In his theorisation on good governance General Musa argued: “Security is not only military security. We have food security, health security, social security and education security. All these always play a role. If we don’t put these things in place – good governance – there will be problems.” This is correct. However, his follow up revelation that: “We (Military) have realised that the magic wand to address insecurity is good governance. Anywhere you have good governance, insecurity goes down”, is basic common sense.

His conclusion: “People can’t eat. People are hungry. No matter how you tell them to keep the peace, they will not because they have to eat and it aids criminality. So, we must have good governance.” This is correct. It is also an indictment of governance, at least since 1999 when the military was kicked out of power for constituting a danger to the country and traumatising the populace.

The Defence Chief was not quite clear when he said: “The security forces can only produce 30 per cent. We can only provide an enabling environment.

 If other aspects are not addressed, it is a problem.” Yes, but a fundamental problem is that the military perceives war as being between it and identified enemies. The truth that the main victims of war, and therefore, those that can defeat the enemy, is the populace, is lost on the military.

The military is a tiny spec in a population of over 200 million people. So, to take on and defeat terrorists, bandits, foreign invaders and separatists, we need a mass mobilisation of the people and an armed volunteer force of the populace. It makes no sense that a town of hundreds of thousands of people flee and empty out within hours, just because a hundred armed hoodlums on motor bikes ride into town shooting in the air.

There is no reason why Nigerians cannot have mass training and be armed to defend themselves, their families and homes. There is no reason why, given our security situation, the National Youth Service Corps scheme cannot be transformed into a paramilitary force that can, with the locals, hold their ground against bandits.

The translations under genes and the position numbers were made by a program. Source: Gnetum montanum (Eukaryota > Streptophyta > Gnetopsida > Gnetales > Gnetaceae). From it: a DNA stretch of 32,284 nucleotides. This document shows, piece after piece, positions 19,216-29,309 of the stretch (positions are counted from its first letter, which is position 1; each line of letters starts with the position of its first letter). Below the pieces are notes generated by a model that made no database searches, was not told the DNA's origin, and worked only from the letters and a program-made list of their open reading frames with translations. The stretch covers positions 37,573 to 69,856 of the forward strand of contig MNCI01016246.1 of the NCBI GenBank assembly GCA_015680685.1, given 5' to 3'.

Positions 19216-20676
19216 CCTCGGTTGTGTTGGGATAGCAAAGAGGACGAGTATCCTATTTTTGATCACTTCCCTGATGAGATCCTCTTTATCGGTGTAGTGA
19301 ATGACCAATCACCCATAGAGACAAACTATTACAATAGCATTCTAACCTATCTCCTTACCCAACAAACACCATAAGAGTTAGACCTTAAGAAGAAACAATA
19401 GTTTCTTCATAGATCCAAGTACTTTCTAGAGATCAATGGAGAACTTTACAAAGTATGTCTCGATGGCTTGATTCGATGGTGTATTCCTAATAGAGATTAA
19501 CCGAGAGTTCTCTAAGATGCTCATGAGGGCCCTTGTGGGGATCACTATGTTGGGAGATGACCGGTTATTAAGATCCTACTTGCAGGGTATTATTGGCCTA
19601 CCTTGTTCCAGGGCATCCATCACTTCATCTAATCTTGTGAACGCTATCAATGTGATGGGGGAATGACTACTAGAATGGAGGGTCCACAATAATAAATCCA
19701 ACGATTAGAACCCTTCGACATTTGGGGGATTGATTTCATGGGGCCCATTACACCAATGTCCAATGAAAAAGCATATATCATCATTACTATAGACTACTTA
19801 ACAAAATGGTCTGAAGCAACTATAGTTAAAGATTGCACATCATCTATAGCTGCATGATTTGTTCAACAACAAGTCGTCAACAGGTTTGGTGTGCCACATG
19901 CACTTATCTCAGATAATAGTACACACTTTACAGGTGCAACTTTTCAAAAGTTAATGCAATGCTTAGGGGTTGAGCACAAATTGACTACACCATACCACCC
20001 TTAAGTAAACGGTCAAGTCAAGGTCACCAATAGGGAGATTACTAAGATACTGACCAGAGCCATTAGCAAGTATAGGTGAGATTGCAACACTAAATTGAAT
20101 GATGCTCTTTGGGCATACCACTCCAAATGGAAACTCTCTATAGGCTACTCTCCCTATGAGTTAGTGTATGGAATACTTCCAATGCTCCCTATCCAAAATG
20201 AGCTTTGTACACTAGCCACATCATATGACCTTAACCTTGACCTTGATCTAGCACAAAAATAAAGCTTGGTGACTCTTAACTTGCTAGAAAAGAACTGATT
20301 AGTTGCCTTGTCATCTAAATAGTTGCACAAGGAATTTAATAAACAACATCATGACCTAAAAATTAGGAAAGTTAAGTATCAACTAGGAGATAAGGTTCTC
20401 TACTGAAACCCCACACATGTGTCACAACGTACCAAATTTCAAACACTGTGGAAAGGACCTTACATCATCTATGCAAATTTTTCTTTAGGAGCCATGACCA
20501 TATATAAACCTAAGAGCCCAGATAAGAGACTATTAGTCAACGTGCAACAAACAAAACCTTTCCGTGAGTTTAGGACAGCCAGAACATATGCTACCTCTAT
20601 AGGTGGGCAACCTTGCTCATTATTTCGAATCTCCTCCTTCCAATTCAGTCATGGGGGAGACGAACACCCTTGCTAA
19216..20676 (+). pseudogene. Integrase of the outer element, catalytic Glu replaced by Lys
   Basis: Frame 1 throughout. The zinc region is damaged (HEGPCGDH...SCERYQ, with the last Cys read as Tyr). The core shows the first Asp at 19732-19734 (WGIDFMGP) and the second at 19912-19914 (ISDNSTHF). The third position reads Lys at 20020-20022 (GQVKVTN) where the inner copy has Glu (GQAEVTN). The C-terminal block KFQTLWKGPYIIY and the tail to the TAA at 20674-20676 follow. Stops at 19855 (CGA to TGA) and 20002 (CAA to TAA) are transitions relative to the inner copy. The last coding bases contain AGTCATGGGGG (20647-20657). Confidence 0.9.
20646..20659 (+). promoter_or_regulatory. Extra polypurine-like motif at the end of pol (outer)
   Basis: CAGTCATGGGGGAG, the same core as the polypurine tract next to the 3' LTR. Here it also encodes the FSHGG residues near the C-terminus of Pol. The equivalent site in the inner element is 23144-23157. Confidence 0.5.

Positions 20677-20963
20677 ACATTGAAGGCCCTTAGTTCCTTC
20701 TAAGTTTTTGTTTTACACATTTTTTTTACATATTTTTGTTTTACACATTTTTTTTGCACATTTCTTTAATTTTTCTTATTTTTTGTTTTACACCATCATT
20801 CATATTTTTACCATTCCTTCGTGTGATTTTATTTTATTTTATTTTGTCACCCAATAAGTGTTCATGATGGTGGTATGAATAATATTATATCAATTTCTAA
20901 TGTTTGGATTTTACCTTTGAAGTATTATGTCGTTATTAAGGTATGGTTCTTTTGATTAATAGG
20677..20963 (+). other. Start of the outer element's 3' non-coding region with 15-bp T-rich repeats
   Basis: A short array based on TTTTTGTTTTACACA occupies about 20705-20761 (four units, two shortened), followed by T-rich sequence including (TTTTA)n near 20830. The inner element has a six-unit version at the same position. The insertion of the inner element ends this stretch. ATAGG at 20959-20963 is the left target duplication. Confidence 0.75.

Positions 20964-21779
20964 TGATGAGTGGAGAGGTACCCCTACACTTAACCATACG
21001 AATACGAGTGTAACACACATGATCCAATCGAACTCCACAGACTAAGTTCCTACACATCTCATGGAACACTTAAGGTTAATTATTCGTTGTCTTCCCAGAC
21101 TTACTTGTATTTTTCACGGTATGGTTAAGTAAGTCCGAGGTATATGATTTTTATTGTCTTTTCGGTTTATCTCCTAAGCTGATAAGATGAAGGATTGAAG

As the military chief complained against government and other groups, he did not do soul-searching. When you have an armed forces and security services imbued with impunity, which manifest indiscipline and do not practice esprit de corps amongst themselves, there is a big problem.

Apart from their usual attacks on the civil populace which has led to alienation, the military and security services have in the last few months been engaged in armed inter- agency combats. Just on November 21, 2023, soldiers invaded the Adamawa State Police Command, killing Inspector Jacob Daniel. The Commander 23 Armoured Corps, Brigadier General Gambo Mohammed, justified the attack on the basis that the invaders went to “rescue” their colleague.

On November 17, 2023, the Nigeria Air Force personnel invaded the offices of the Economic and Financial Crimes Commission, EFCC, in Kaduna to set suspects free. The State Security Services, SSS, beat up Nigeria Correctional Services personnel in the Abuja High Court to seize former Central Bank Governor, Godwin Emefiele. The SSS had on May 29, 2023 used force to seize the EFCC offices at 15A Awolowo Road, Ikoyi-Lagos.

When the military is pointing an accusing finger at bodies like the Executive, Judiciary, Immigration and Correctional Services, it should know that its other four fingers are pointing at itself.